What Should First-time Investors for Cryptocurrencies Look Out For?

What Should First-time Investors for Cryptocurrencies Look Out For?

Cryptocurrencies have been gaining favour among investors as we saw Bitcoin prices breaching 12,000 recently. But are prices set for a dramatic pullback similar to what we saw a few years back?

On Market View, Prime Time’s JP Ong speaks with the Co-Founder of CryptoTrader, Chris Long, about the differences this time around for digital currencies and what first-time investors should look out for when choosing their first cryptocurrency investment.

JP Ong: Cryptocurrency, or Bitcoin in particular, breached 12,000 and investors are saying that this is a rally that could extend. But in 2018, we saw it hit record highs and then plunge dramatically back down. What do you think is different this time with regards to Bitcoin and the cryptocurrency market’s recent pick up in comparison to previous cycles?

Chris Long: One of the differences from two years ago is that governments have more clarity on how they want to regulate cryptocurrency [now]. For example in the US, they are clamping down Initial Coin Offerings (ICOs). The Singapore government has also introduced the Payment Service (PS) act.

Another difference is that a lot more cryptocurrency trading is happening directly on the block chain itself now in comparison to centralised cryptocurrency exchanges.

JP: Do you think that the regulations enacted by the governments are accurate and reflect an understanding of the cryptocurrency markets and the challenges they have to address?

CL: I think Singapore has done pretty well. It has been clear on some activities in terms of the initial coin offerings and that has brought down the level of irresponsible fundraising when it comes to companies trying to create a cryptocurrency just for funding. That being said, we still see funds being raised for certain projects even though some of them are created by anonymous developers. A lot of this money flows into projects based on trust, such as with a post on Twitter. Investors will deposit money and start to mine or get an allocation of these tokens. So, the regulations helped but it did not eliminate the activity.

JP: Do you think that this is an area where regulation can actually improve if they are more transparent because it seems that there was a point where every week either a company or an (anonymous) individual was coming up with a coin a couple years ago?

CL: Due to the presence of regulations, people think twice before trying to come up with a coin. A lot of companies have been stopped and fined by the US government. [Regulations] make such companies a lot more careful when deciding on raising funds this way. However, I think even with these regulations, there is still a level of innovation and flexibility for developers to come up with protocols and raise money for it.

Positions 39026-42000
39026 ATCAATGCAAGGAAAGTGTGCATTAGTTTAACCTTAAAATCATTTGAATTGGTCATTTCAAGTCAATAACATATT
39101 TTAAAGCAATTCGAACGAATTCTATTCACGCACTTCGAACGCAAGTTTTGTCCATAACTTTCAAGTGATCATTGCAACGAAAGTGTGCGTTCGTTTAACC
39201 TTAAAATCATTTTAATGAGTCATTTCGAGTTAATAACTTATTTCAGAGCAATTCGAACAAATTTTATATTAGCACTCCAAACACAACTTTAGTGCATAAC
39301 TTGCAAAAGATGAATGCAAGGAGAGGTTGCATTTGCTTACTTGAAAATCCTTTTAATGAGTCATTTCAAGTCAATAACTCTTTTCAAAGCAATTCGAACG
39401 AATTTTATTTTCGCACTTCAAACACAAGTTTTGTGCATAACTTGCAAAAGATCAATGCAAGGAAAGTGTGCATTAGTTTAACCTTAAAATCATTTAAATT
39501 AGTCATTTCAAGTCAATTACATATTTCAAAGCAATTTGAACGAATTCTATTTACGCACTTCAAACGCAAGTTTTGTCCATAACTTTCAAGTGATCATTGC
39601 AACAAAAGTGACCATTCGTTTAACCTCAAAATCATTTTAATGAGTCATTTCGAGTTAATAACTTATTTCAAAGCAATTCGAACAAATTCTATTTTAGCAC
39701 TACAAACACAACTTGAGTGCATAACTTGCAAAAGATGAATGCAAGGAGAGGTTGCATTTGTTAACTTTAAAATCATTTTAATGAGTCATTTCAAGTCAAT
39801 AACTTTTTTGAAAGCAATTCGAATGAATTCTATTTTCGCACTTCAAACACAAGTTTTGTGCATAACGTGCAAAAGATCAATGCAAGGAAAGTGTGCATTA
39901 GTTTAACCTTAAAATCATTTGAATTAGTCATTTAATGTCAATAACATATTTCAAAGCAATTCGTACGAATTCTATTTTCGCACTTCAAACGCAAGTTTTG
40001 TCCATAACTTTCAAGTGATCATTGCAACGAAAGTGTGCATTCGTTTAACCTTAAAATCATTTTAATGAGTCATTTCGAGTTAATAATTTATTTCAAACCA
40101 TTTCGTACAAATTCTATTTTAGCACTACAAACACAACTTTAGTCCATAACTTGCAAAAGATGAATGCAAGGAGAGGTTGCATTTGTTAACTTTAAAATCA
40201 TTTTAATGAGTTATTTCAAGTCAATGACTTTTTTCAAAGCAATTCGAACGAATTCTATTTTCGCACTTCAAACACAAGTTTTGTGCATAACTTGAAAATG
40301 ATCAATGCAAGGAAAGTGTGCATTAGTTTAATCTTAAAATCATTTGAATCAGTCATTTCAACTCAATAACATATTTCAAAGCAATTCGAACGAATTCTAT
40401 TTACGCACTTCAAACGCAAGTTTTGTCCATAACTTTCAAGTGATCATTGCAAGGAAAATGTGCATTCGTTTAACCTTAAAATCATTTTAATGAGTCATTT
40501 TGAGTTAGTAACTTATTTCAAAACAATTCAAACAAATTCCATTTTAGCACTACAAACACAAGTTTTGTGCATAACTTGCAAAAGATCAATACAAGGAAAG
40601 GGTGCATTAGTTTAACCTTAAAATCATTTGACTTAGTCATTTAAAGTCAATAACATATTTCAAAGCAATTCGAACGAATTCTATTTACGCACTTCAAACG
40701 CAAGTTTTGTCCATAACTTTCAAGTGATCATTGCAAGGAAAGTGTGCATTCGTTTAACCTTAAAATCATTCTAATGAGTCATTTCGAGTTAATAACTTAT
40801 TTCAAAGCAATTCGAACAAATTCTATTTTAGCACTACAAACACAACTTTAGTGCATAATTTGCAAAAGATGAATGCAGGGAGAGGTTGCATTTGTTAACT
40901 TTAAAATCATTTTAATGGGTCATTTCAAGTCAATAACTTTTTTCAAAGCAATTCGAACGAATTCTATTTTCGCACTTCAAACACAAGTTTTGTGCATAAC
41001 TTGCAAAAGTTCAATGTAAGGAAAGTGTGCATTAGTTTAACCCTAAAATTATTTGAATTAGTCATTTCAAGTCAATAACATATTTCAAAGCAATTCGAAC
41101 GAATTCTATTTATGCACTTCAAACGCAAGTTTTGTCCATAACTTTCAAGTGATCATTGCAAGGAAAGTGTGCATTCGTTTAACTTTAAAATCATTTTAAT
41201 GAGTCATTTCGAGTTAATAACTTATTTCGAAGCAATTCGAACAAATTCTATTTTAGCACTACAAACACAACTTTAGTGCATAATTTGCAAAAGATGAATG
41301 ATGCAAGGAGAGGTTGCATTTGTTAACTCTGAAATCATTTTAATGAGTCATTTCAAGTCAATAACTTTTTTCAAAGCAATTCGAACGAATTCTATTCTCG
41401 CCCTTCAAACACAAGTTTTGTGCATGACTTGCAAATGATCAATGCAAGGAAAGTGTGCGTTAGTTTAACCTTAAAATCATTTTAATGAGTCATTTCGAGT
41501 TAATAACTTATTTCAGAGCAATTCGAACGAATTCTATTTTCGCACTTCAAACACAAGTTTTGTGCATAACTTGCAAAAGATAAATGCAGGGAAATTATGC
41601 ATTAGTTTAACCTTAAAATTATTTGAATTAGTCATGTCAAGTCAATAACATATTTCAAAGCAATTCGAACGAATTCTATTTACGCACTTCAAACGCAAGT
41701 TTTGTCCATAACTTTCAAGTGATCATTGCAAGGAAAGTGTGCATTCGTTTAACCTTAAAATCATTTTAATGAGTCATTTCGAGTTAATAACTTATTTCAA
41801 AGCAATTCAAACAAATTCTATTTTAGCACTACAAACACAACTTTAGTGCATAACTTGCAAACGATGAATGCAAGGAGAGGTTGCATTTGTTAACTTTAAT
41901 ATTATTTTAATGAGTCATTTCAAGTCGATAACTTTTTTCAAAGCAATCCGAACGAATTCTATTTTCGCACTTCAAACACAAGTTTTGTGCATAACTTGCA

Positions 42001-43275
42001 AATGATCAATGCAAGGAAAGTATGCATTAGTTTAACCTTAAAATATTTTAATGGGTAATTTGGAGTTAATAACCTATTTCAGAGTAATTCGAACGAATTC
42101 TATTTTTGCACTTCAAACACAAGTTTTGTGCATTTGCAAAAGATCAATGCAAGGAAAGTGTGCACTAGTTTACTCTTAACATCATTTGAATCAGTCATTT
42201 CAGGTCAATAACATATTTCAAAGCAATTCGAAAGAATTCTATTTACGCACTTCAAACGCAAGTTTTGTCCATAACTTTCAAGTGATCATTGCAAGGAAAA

JP: The choice of cryptocurrencies to invest in has grown dramatically by leaps and bounds. What are the 3 main things you would look at when evaluating a cryptocurrency to invest in?

(1) Liquidity of the token
How easy can you sell or trade this token if you were to invest in it? Are these tokens trading at various different exchanges already? Do they have sufficient debts in their order book so that you can sell it off when you want to?

For beginners, you can [check] if the coins are listed in bigger exchanges. Coins listed would have gone through a certain level of due diligence.

(2) The team behind the token
How has the team developed? Has the team delivered their promises on the project? Do they have any kind of bad reputation or history?

(3) Which category does the token belong to and what is the function of it
What is the token used for and why would investors buy it?

JP: What kind of upside do you see from Bitcoin and is there a fear that we might see shades of 2017 or 2018 where it hit a high and plummet back down?

CL: I don't think that it will plummet again this year. In terms of recognition and adoption, Bitcoin is a lot more recognised now compared to 2018. There are more funds coming in as well. Recently, a Nasdaq-listed company made a 215 million dollar Bitcoin investment because they want to maintain the value of their treasury in the midst of the central bank's printing of the US dollar. So, I believe that in the next few years, we will begin to see more treasury and fund managers consider allocating some of their funds to Bitcoin and other cryptocurrencies. As more cryptocurrency assets gain traction and have increased liquidity, some of these funds will begin to allocate into smaller cryptocurrency assets.

Can there ever be a fine balance between having too much or too little regulations for cryptocurrencies? Listen to the full podcast to find out.

Download the podcast.

For more, tune in to Prime Time with Howie Lim, Rachel Kelly & Finance Presenter JP Ong on weekdays from 4PM to 7PM.

This interview was broadcasted on MONEY FM 89.3 on 18 August 2020.

Disclaimer: All analyses, opinions from interviews, recommendations and other information broadcasted, podcasted, published or printed herein are for general information. You should not rely solely on the said information and are advised to seek independent financial advice from your own financial or investment consultant prior to making any investment decisions. Before acting on the information you hear or read on MONEY FM 89.3, remember to consider if it is suitable for your own investment objectives and financial situation. SPH Radio does not accept any liability for any loss whatsoever arising from any use of the information broadcasted, podcasted, published or printed herein.

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